K-12 education leaders seek to cancel state assessments for 2020-21
Michigan education officials are asking for a federal waiver from state assessments in the 2020-21 school year, after receiving one from last school year.
State Board president Casandra Ulbrich and state superintendent Michael Rice sent U.S. Secretary of Education Betsy DeVos a letter on Tuesday saying many students are struggling with the long absence from school due to COVID-19.
“The long absence from in-person instruction will present challenges for many students as they return to class,” Ulbrich said. “The focus should be on tending to children’s immediate needs: physical, socioemotional and academic.”
Rice said given the last three months, students need more time next year to focus on the essential.
“Upon return to school, our focus should be on instruction, supports, the nurturing of students, and safe school environments,” Rice said, “and not on lengthy state summative assessments."
In March, Ulbrich and Rice made a similar request and won approval to waive tests in the 2019-20 school year due to the pandemic. DeVos and the U.S. Department of Education approved the waivers for Michigan and several other states.
On Tuesday, Gov. Gretchen Whitmer released guidelines for how Michigan's K-12 schools should reopen in the fall and said her administration would provide $256 million to help districts implement local plans.
Whitmer's executive order requires school districts to adopt a COVID-19 Preparedness and Response Plan to lay out how they will protect students and educators across the various phases of her reopening plan.
Educators say they support the call for waiving state tests, although a lack of state test scores will mean a lack of state data on how students are performing for two school years in a row for Michigan.
Steve Matthews, superintendent of Novi Community Schools, says that's OK because teachers will be assessing students individually in the classroom to measure their progress and their needs.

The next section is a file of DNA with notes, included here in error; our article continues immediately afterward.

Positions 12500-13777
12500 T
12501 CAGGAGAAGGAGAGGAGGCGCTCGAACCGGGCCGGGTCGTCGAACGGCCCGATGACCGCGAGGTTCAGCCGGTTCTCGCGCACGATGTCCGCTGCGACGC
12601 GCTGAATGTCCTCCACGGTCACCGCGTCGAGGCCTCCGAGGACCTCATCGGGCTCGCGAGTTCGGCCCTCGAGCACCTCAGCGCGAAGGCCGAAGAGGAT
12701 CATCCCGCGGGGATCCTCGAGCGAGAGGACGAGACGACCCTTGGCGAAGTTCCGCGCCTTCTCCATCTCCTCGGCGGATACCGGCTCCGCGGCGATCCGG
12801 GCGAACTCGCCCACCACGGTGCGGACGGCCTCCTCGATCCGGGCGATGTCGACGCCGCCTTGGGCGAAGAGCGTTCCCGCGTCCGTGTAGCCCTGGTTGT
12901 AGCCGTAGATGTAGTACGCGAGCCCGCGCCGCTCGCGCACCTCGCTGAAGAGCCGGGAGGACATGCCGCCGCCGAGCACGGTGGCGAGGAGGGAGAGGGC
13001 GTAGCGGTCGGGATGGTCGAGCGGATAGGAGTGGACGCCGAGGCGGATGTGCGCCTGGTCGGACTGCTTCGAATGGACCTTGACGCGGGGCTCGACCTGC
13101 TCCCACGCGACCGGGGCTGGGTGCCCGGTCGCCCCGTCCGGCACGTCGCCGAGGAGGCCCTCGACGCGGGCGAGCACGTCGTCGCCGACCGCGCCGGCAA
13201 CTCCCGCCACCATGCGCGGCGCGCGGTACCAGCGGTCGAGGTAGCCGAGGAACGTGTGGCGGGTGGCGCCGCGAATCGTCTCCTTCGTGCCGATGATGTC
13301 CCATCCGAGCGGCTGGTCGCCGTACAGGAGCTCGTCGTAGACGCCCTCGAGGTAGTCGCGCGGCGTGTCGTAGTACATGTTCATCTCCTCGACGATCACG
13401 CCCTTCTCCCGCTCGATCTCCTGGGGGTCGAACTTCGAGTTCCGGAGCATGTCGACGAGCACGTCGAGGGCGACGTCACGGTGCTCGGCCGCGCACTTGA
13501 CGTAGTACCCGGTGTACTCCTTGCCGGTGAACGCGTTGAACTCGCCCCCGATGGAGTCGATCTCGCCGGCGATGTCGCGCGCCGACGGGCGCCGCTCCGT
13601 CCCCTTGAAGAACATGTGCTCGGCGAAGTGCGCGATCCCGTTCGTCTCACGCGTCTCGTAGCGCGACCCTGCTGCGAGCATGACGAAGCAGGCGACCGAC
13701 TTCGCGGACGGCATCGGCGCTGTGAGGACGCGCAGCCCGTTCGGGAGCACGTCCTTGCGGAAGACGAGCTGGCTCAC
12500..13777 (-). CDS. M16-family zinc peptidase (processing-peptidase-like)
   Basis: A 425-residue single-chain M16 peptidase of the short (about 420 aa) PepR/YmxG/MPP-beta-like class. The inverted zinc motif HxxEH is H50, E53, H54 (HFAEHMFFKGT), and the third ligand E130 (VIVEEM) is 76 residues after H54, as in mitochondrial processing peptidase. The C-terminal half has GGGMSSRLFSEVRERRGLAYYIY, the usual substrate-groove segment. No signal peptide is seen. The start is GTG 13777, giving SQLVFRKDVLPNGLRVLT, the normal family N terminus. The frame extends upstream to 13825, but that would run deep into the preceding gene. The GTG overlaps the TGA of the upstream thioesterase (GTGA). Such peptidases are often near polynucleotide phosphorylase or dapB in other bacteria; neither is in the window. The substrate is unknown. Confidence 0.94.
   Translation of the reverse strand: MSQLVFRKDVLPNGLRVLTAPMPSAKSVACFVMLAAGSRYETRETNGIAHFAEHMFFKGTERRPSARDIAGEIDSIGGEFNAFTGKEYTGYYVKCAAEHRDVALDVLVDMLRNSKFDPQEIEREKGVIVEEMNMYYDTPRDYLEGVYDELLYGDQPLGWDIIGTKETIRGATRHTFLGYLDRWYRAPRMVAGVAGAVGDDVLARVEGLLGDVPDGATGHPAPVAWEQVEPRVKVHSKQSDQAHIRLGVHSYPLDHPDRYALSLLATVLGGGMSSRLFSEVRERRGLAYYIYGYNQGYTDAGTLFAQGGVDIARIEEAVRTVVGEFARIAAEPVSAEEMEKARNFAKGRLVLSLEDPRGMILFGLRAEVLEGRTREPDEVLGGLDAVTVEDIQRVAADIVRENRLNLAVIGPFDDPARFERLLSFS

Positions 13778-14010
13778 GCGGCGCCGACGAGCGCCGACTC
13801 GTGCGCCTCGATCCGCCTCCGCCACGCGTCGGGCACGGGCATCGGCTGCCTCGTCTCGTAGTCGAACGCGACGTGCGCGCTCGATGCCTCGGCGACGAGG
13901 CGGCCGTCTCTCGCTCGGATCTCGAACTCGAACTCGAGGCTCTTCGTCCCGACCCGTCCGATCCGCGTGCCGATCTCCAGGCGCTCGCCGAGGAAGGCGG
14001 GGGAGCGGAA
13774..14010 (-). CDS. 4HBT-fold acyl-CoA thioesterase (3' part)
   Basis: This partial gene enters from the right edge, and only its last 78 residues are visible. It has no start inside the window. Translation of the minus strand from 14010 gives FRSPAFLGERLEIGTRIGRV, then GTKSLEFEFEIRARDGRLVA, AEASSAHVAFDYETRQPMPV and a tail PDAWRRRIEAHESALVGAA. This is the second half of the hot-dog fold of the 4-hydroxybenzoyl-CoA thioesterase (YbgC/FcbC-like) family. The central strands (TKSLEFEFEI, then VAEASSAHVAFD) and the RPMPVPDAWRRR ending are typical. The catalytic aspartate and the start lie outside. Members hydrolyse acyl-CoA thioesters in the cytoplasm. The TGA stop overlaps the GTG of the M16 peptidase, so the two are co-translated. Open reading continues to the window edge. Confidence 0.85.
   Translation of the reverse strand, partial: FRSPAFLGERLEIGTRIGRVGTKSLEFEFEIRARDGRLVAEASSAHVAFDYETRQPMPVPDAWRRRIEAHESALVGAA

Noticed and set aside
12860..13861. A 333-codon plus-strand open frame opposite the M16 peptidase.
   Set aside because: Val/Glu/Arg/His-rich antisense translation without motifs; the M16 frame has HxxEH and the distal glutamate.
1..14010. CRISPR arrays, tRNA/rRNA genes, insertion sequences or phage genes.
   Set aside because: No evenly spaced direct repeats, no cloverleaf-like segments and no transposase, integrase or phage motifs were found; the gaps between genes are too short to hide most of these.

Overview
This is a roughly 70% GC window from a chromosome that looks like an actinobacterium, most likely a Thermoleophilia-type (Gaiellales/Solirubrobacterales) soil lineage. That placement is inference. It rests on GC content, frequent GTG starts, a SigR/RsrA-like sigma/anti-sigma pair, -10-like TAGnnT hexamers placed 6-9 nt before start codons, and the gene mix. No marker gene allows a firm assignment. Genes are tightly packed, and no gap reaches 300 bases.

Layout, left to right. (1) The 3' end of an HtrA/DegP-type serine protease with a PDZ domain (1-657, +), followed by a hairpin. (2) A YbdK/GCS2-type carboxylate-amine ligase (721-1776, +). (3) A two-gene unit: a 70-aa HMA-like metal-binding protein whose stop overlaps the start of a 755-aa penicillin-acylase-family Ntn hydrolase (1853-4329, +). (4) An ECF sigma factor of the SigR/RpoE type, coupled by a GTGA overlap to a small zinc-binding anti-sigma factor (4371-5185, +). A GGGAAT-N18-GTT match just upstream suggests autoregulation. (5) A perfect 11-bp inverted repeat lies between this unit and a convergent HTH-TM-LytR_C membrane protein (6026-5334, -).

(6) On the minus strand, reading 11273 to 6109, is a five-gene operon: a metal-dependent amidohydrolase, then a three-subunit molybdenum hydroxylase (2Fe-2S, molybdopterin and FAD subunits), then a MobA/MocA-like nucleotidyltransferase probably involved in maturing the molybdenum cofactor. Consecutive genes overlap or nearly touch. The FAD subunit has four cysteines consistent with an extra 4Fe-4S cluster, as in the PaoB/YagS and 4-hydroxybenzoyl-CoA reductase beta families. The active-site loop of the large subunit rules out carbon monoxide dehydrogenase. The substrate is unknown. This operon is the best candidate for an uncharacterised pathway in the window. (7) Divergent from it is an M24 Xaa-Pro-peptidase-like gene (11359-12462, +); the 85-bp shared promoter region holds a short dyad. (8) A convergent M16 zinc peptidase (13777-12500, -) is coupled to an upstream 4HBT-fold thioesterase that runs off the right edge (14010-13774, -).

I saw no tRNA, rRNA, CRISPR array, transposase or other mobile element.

"Once students get in classrooms, I have great confidence teachers will be able to identify where the holes are and have a good sense at the classroom level what these students will need to make progress," Matthews said.
Matthews says his district will perform quarterly benchmarking to assess where students are and teachers will do more in-class personal assessments.
"When these students get back into the rhythm of school and build positive relationships, our teachers will be able to get them back on track. Then it would be appropriate to assess students," he said.
Others criticized the move, saying waiving assessments again is a "disastrous move" that would force more kids even further behind.
Brian Gutman, director of external relations at the Education Trust-Midwest, called the present education climate a “high-stakes time for Michigan students” and said it was critical for parents and educators to have “honest information about how their children and students are learning.”
“... It is more important than ever to understand how well our schools are meeting the needs of students and addressing gaps in opportunities and outcomes,” said Gutman. “Regardless of where learning happens, next year will be pivotal for ensuring that every student is provided with the supports that they need to accelerate and succeed.
"Failing to measure and report on learning is a disservice to our students, and especially children who are traditionally underserved by Michigan's inequitable education system: African American, Latino, rural students, English Learners, and students with disabilities.
“It is far too early to cancel assessments for next year. We urge the Michigan Department of Education to rescind this request and provide support to schools and students, while ensuring transparency and accountability for student learning."
Beth DeShone, executive director of the Great Lakes Education Project, a charter school advocacy group that has received funding from west Michigan’s conservative DeVos family, said: “Meeting the needs of Michigan’s students in the coming school year starts with understanding what those needs are, and what gaps have been created during the COVID health crisis.
"Instead of fighting to get students up to speed, Superintendent Rice and Board President Ulbrich are asking the federal government to waive these critical assessments, a disastrous move that would force more kids even further behind."